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  • Samantha Finkelstein

The Science of Mindfulness


My two favorite things are married together in this infographic! ​SCIENCE + MINDFULNESS It's pretty incredible what our bodies are capable of. Our biggest role is just to give our bodies the mic, and then to do what we're told. As this infographic indicates, mindful eating has been shown to help with an array of things, from increasing immune health, to helping our bodies get to their natural weight, and even improving mood. Some additional ideas for how to incorporate mindful eating into your day: 1) Turn off the TV at meal times Studies on mindfulness have shown that, when distracted, people will often eat larger quantities, even when the food doesn't taste good! The television is a common distraction - try starting with 1 meal a day sans TV, and see what happens. 2) Take a true break during the day Instead of trying to work through lunch, or multitask (eating while working), see what it feels like to step away from whatever you're doing to allow your meal to be the main event. ​3) Eat what sounds good, and get present for it How many times have you made a decision around what to eat based on what you "should" have instead of what sounds good? Any recollection on what has happened when you've done this? Often times folks end up left with the craving they had to begin with, with food in their bellies that they didn't want anyway. Many people, subject to their bodies' ability to make sure you get the food you need, will end up eating the thing they wanted in the first place on top of what they thought they "should" be eating. Bottom line: trust your body! Have what sounds best, and stop when your body tells you it's done. It really does know what it's doing. 4) Check In Before, During, and After Meals Before you start a meal or snack, practice getting both feet firmly planted on the ground, and taking a deep breath. Notice what sensations you have in your belly, and see if you can gauge your hunger on a scale of 1-10. Try to pause half way through the meal, and do the same. Check in with where your body is at -- if you're still hungry, that's your body telling you you need more! If you're not, your body is letting you know it's had enough.* After you are done eating (when your body has let you know it's had enough), check in with your belly again - notice what that feels like; get acquainted with it. ​You are well on your way to being a mindful eater!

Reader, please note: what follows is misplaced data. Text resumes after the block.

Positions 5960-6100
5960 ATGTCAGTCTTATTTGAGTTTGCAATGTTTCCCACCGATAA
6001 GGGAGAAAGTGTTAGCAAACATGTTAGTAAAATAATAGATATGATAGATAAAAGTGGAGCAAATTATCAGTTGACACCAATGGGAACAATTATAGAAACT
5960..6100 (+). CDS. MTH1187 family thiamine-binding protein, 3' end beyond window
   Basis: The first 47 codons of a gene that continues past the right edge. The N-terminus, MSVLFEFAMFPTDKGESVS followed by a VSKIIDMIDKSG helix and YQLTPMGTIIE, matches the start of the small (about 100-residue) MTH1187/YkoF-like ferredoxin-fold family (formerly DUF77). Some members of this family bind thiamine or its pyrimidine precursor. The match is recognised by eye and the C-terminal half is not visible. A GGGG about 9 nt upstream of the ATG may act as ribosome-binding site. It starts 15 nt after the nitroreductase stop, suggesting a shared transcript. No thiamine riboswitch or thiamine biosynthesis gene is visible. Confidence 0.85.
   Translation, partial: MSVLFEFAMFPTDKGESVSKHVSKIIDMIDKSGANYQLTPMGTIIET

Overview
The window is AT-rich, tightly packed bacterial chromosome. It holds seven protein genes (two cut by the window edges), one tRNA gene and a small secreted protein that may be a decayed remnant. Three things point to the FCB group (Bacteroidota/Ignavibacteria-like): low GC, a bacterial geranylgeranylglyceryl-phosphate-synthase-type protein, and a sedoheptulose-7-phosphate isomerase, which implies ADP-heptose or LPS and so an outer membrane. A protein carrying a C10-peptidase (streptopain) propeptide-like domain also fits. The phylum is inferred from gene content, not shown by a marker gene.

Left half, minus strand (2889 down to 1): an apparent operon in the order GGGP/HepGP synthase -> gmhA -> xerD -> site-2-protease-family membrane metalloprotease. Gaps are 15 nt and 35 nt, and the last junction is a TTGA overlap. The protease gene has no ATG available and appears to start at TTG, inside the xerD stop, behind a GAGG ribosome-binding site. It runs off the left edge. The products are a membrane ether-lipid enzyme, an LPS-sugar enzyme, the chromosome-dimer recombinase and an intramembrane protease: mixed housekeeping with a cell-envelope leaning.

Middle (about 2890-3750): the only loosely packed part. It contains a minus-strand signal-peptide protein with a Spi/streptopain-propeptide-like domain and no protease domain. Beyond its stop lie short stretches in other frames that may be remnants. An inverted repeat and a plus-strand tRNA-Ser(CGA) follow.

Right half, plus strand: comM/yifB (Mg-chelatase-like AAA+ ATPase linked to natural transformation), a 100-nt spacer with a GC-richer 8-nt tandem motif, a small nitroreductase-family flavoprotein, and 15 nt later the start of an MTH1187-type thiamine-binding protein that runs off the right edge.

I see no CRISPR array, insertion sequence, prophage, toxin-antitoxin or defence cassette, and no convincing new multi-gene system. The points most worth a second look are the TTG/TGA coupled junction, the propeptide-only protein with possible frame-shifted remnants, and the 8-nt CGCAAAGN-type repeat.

*NOTE: This is true for people whose bodies are healthy and stable. If you are not for any reason, including having a recent history of significant dietary restriction, like being in early recovery for an eating disorder, these cues might not be clear or existent, and working with a dietitian one-on-one who can help you set up a meal plan may be helpful.


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